My favorite Washington lie
One of my favorite popular myths surrounding Washington D.C. is the widespread belief that the White House of today is the same building in which Thomas Jefferson, Abraham Lincoln and Franklin Delano Roosevelt slept. It isn’t.
It may be located on the same site, but the original White House was torn down from the inside out back in 1950. Only the thin, outermost, sandstone facade of the original building was saved. The famous white walls you see from the outside today no longer serve any structural function other than as decoration — sort of like the fake bricks or stone facades on those McMansions that dot the suburbs these days.
But back in 1950, the old building was falling apart, and something had to be done. The options were to tear it down completely and design and build a new executive mansion with a totally different look to it or try to preserve and patch up the old masonry structure in hopes of muddling along for a few more years. Instead of pursuing either of those options, then-President Harry Truman and congressional leaders chose a middle course: Tear every bit of the guts out of the old building and construct a modern, steel-frame and poured-concrete structure inside the remaining shell.
The so-called “Truman renovation” was not exactly a state secret, but the gory details were downplayed. As the accompanying photo of the gutted structure makes clear, not a trace of the “halls that Lincoln walked” or “the Lincoln bedroom” or the room “where Jefferson dined alone” even exists anymore. Anyone who has ever toured the White House can attest to the fact that it has more of the feel of a 1950s-era office building (which is what it is) than a creaky, old 19th Century mansion. No president since Truman has ever done much to discourage people from thinking that the White House is a 200-year-old structure.
The story of the White House being a bit of a historical fake is pretty common knowledge in Washington. But as a reporter working there during the 1990s, I became fascinated with the idea of finding out what had happened to the bulk of the original structure that was torn down. What had they done with all that historic rubble? To find answers, I got permission from my editor Ann Hellmuth to head to the National Archives for about three weeks and dig through the 45-year-old records of the commission that oversaw the White House demolition and reconstruction project. I also interviewed some historians and former White House officials who had done their own research or had firsthand knowledge of this chapter in history. There were several shelf-feet of documents to sift through (I love the National Archives) and it was clear from reading them that the commission had gone to great pains to keep things hush-hush. They really didn’t want anyone at that time (or even some nosy reporter from the future) to be able to track all the debris from this hallowed national landmark. But detailed demolition and dispersal records had been kept by construction workers, and they pretty much told the story of where all the bits and pieces had gone. They also indicated that the overwhelming bulk of the debris from the original White House had been hauled away in dump trucks and buried in a landfill at an Army base across the Potomac River in Virginia. I went over to Fort Myer and interviewed an old-timer who had worked there since the 1950s, and he showed me where the base landfill had been during that era. So I figured I had found the final resting place of the White House of Jefferson, Lincoln and Roosevelt.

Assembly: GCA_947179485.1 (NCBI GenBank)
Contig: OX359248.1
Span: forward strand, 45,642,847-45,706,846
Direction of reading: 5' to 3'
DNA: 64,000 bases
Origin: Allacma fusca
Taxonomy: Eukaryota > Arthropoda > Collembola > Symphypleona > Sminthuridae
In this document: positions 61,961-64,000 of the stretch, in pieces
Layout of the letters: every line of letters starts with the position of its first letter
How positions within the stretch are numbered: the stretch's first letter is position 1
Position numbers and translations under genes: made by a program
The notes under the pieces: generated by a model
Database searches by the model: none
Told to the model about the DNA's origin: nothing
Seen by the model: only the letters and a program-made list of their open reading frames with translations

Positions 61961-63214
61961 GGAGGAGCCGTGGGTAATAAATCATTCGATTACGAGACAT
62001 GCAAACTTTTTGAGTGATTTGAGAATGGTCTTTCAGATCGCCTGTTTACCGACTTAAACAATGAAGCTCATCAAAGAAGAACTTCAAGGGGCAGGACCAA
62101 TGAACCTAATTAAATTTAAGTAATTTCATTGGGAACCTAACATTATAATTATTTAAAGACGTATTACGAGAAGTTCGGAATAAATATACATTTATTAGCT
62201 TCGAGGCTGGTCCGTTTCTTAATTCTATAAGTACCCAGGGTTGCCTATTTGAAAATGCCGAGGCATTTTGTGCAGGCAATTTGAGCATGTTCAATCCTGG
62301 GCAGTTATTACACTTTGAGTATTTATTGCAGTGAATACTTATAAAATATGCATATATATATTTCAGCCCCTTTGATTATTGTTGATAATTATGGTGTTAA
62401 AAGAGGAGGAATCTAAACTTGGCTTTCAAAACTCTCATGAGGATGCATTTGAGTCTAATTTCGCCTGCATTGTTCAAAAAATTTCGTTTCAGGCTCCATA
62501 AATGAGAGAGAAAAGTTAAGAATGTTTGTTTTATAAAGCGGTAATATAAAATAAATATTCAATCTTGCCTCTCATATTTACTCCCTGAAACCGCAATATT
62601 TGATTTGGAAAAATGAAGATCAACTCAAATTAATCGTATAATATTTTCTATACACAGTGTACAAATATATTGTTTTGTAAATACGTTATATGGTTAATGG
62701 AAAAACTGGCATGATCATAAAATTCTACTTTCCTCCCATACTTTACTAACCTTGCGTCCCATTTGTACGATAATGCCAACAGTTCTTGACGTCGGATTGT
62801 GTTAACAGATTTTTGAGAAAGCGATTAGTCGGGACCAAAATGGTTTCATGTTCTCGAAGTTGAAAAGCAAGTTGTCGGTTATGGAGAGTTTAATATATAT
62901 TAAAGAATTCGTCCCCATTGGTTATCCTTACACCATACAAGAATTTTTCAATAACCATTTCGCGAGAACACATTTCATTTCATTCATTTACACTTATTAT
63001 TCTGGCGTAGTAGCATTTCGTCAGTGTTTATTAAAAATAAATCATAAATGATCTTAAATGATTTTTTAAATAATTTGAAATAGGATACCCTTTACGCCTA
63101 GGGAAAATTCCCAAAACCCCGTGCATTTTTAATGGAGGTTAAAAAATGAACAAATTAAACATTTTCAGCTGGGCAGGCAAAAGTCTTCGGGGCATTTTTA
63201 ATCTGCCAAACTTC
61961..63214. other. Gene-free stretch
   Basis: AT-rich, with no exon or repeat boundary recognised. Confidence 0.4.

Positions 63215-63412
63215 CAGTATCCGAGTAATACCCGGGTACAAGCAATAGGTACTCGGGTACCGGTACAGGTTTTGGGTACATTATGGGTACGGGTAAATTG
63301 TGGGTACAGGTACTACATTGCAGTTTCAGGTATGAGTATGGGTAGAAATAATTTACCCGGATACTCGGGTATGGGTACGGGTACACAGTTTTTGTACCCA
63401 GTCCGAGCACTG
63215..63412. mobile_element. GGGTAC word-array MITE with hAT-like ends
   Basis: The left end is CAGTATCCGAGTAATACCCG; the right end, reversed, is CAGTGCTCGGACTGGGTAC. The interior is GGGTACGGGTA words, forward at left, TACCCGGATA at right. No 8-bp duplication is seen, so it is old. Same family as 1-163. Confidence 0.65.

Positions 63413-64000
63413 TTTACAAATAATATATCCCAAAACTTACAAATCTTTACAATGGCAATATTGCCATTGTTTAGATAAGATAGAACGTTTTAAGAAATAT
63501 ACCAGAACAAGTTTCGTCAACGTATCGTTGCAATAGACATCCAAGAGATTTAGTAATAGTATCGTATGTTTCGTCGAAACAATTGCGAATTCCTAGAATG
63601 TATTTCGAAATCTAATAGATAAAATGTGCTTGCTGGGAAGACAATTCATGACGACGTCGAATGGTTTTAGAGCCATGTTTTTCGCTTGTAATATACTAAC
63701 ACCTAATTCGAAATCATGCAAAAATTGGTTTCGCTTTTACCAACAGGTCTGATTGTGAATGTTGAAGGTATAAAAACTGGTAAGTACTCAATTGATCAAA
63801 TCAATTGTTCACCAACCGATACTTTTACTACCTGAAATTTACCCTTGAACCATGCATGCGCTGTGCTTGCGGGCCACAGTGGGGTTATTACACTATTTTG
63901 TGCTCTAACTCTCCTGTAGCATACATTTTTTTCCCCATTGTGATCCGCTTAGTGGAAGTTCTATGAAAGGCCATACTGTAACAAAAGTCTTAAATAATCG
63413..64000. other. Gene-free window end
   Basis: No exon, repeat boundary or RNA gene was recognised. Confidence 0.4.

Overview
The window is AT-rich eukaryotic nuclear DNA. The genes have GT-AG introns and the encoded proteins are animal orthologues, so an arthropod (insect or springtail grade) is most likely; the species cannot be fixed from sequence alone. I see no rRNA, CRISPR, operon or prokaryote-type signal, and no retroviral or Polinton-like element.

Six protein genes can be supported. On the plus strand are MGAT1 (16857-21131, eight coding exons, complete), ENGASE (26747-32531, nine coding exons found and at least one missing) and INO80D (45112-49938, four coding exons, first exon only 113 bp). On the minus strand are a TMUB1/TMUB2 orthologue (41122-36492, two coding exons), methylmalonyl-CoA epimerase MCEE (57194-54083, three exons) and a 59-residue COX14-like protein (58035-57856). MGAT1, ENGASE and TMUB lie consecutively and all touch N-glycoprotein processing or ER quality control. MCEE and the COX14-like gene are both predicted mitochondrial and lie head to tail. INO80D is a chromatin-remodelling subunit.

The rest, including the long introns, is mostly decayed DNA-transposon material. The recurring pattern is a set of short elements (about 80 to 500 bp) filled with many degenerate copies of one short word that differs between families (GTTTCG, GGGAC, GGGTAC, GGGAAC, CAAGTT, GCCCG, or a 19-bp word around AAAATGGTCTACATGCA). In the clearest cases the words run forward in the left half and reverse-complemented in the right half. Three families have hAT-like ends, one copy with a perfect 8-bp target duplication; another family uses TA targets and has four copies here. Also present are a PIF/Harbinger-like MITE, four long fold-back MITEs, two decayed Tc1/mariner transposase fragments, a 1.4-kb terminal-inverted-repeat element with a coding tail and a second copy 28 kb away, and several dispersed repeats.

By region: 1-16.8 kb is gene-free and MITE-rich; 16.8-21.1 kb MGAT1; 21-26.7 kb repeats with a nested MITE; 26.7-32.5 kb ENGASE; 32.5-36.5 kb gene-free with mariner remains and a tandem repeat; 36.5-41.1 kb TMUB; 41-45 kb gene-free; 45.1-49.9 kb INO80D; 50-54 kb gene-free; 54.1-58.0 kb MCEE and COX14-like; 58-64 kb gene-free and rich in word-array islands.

I had a blast researching and writing this story. If you’re interested in reading more details on this Lazy Labor Day Weekend, here’s what we published back in 1994. (WARNING: Like most of my stories, as Editor Ann will confirm, it’s kind of long):
And if you don’t want to read the story and just want some eye candy, here’s another link that will take you to some more cool photos of the gutted (and later rebuilt) White House: http://tinyurl.com/np382a
Programming note: This is Day 2 of Same Time Tomorrow’s cancer-free holiday weekend. If I end up taking a break from the blog on Monday, this post should still give you plenty to read.